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home : lifestyle : health   April 29, 2016

3/21/2013 1:31:00 PM
Teaching children social skills empowers them to solve problems


NewsTribune photo/Shannon Crawley-SerpetteSadie Heinrich (from left), Katrien Holocker and Anthony Robertson, all fifth-grade students at Putnam County Elementary School in Hennepin, do a role-playing exercise in which Robertson is a bully and Heinrich and Holocker must handle the situation. Role-playing is one way in which school social worker Brandy Baele teaches children how to handle themselves in difficult social situations.
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NewsTribune photo/Shannon Crawley-Serpette
Sadie Heinrich (from left), Katrien Holocker and Anthony Robertson, all fifth-grade students at Putnam County Elementary School in Hennepin, do a role-playing exercise in which Robertson is a bully and Heinrich and Holocker must handle the situation. Role-playing is one way in which school social worker Brandy Baele teaches children how to handle themselves in difficult social situations.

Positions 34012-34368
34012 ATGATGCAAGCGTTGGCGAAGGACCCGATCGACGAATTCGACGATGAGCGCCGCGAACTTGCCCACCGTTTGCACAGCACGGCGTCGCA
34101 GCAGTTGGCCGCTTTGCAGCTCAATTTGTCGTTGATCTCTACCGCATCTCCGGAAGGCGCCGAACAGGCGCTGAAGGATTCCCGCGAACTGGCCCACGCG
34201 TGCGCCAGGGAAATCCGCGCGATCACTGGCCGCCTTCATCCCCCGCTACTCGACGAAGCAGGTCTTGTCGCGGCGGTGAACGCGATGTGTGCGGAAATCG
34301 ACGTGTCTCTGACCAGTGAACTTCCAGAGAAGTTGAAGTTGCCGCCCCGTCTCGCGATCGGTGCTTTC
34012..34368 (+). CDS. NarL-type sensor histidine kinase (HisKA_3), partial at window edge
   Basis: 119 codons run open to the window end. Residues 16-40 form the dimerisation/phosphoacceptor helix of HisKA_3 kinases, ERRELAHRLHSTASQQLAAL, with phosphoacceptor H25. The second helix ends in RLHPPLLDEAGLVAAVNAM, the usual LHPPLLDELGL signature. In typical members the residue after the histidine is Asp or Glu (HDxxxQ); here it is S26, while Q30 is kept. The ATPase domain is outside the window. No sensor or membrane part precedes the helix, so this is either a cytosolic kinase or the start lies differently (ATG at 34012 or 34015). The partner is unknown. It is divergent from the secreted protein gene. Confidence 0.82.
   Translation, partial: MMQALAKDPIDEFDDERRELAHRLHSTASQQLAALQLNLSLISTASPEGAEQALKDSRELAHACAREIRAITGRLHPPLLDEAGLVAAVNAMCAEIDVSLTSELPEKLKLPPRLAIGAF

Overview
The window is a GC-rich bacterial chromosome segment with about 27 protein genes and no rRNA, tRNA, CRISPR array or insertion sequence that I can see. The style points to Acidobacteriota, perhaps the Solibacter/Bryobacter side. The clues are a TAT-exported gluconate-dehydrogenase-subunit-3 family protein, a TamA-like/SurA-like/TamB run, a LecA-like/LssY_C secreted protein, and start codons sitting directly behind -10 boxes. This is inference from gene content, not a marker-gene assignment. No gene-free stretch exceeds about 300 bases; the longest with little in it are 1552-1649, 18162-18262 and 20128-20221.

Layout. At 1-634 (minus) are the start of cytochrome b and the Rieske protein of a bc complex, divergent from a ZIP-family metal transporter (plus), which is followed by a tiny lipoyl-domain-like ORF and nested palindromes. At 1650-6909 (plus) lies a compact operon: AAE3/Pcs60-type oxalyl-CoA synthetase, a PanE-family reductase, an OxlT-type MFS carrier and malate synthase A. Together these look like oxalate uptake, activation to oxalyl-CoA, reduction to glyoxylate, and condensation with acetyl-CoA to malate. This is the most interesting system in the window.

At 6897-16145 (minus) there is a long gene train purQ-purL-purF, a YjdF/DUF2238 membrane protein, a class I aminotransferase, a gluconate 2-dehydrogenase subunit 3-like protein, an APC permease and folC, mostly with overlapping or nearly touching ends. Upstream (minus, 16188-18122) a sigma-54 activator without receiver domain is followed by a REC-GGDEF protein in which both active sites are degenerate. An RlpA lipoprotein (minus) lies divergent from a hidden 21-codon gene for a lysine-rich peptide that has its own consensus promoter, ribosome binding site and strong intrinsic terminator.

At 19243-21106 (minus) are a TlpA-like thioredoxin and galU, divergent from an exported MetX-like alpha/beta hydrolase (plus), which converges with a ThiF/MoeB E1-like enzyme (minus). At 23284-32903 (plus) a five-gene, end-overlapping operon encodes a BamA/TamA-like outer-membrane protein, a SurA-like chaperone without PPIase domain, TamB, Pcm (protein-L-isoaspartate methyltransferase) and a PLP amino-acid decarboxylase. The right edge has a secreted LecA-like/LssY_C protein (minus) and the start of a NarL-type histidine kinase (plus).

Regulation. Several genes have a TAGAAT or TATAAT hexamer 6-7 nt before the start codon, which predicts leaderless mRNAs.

Signs of trouble
Possible signs a child is having a problem at school:
- The child may want to stay home.
- The child may have stomach aches.
- The child may become quiet or withdrawn.
- Even if a child is having social problems at school, he or she may not bring it up to family members.

Shannon Crawley-Serpette
Staff Writer



HENNEPIN — Social problems at school can cause anxiety for both students and their parents. Teaching students how to cope with these issues is an important, ongoing pursuit for school districts.
Brandy Baele, a school social worker in the Putnam County School District, who works with prekindergarten through fifth grade students, said that social skills are constantly being taught and reinforced at school.